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Probe into Hammanskraal water woes begins - without mayor Randall Williams

A Hammanskraal resident pours water from a tap. Picture: Oupa Mokoena/African News Agency (ANA)

A Hammanskraal resident pours water from a tap. Picture: Oupa Mokoena/African News Agency (ANA)

Published Apr 16, 2021


Pretoria - The three-day public hearings into the problem of undrinkable water in Hammanskraal is expected to get under way today.

This is despite the refusal by Tshwane Mayor Randall Williams to participate in the process.

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Initiated by Herman Mashaba’s ActionSA, the inquiry is expected to probe challenges of water in the area dating back to 2005.

Williams has scoffed at the invitation to appear at the hearing, labelling it a political stunt.

He also questioned the involvement of the City’s former MMC for utility services, Abel Tau in the establishment of the inquiry, suggesting that he failed to address the water woes during his tenure.

Despite Williams’s refusal to honour the invitation, ActionSA included his name on the list of people expected to be grilled at the inquiry. However, it was stated that his presence was still to be confirmed.

Mashaba took to social media, saying the party had planned to present Williams with water from Hammanskraal during his State of the Capital Address, held yesterday at Tshwane House.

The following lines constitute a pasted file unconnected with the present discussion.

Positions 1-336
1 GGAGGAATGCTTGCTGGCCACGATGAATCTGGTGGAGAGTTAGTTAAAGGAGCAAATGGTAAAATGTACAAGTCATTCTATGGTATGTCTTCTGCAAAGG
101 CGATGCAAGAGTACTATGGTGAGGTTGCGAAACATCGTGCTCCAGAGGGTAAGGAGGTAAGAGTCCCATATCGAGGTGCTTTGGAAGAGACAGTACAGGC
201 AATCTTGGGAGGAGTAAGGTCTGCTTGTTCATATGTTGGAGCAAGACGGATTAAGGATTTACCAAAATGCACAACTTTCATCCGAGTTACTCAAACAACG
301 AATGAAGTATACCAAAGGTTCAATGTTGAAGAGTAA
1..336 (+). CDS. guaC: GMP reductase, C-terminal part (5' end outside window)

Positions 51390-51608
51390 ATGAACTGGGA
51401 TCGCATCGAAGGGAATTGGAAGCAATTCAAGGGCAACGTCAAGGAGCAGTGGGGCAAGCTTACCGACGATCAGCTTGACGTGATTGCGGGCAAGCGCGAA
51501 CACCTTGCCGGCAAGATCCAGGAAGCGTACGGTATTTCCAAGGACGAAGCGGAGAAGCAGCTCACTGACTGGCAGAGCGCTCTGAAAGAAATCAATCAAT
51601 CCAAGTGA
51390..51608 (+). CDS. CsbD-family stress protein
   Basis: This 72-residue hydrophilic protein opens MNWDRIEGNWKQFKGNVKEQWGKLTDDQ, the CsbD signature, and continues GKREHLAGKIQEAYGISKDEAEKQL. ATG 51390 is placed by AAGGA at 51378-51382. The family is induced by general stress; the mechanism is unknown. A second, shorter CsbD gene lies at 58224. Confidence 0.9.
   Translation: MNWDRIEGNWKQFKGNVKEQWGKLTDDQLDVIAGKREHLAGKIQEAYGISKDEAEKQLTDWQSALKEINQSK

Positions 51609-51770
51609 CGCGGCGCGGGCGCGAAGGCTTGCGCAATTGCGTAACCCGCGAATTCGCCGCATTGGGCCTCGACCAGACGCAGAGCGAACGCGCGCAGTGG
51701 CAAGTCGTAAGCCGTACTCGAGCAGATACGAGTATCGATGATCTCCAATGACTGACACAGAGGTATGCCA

In a media statement, ActionSA said the water problem continued to affect local residents, including nearby informal traders, tourist destinations, and farmers.

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“The contaminated piped and borehole water has been found unfit for human consumption,” the party said.

It further said despite the issue going viral in 2017, the situation had not improved, with at least three executive mayors and a provincial administrator having promised to address it.

Tau was previously an acting executive mayor in the city.

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“The only change appears to be a R295 million tender issued to a joint venture involving a company owned by State capture-implicated Edwin Sodi,” the party said.

According to ActionSA, the justification behind the inquiry was based on the fact that the people in the township had not “been afforded public hearings and no report has ever emerged about the problem that they continue to live with.

“This is why these hearings had to be convened”.

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Led by Professor Jonas Letsoalo, the inquiry assembled a panel of highly qualified experts, and will conduct itself in a “no fear and no favour” way, said the party.

Letsoalo is an advocate of the Supreme Court since 1981, and is a human rights law expert.

There are also water experts, community and faith-based leadership, and a traditional leader on the panel.

The hearing will take place at Ebenezer Bible Church, located opposite Temba municipal offices at 1905 Molefe Makinta Road.

SA Human Rights Commission provincial manager Buang Jones has also declined to take part in the inquiry, saying they had conducted their own investigation, and will soon release a comprehensive report on the state of water-related infrastructure and rivers in Tshwane as a whole.

Pretoria News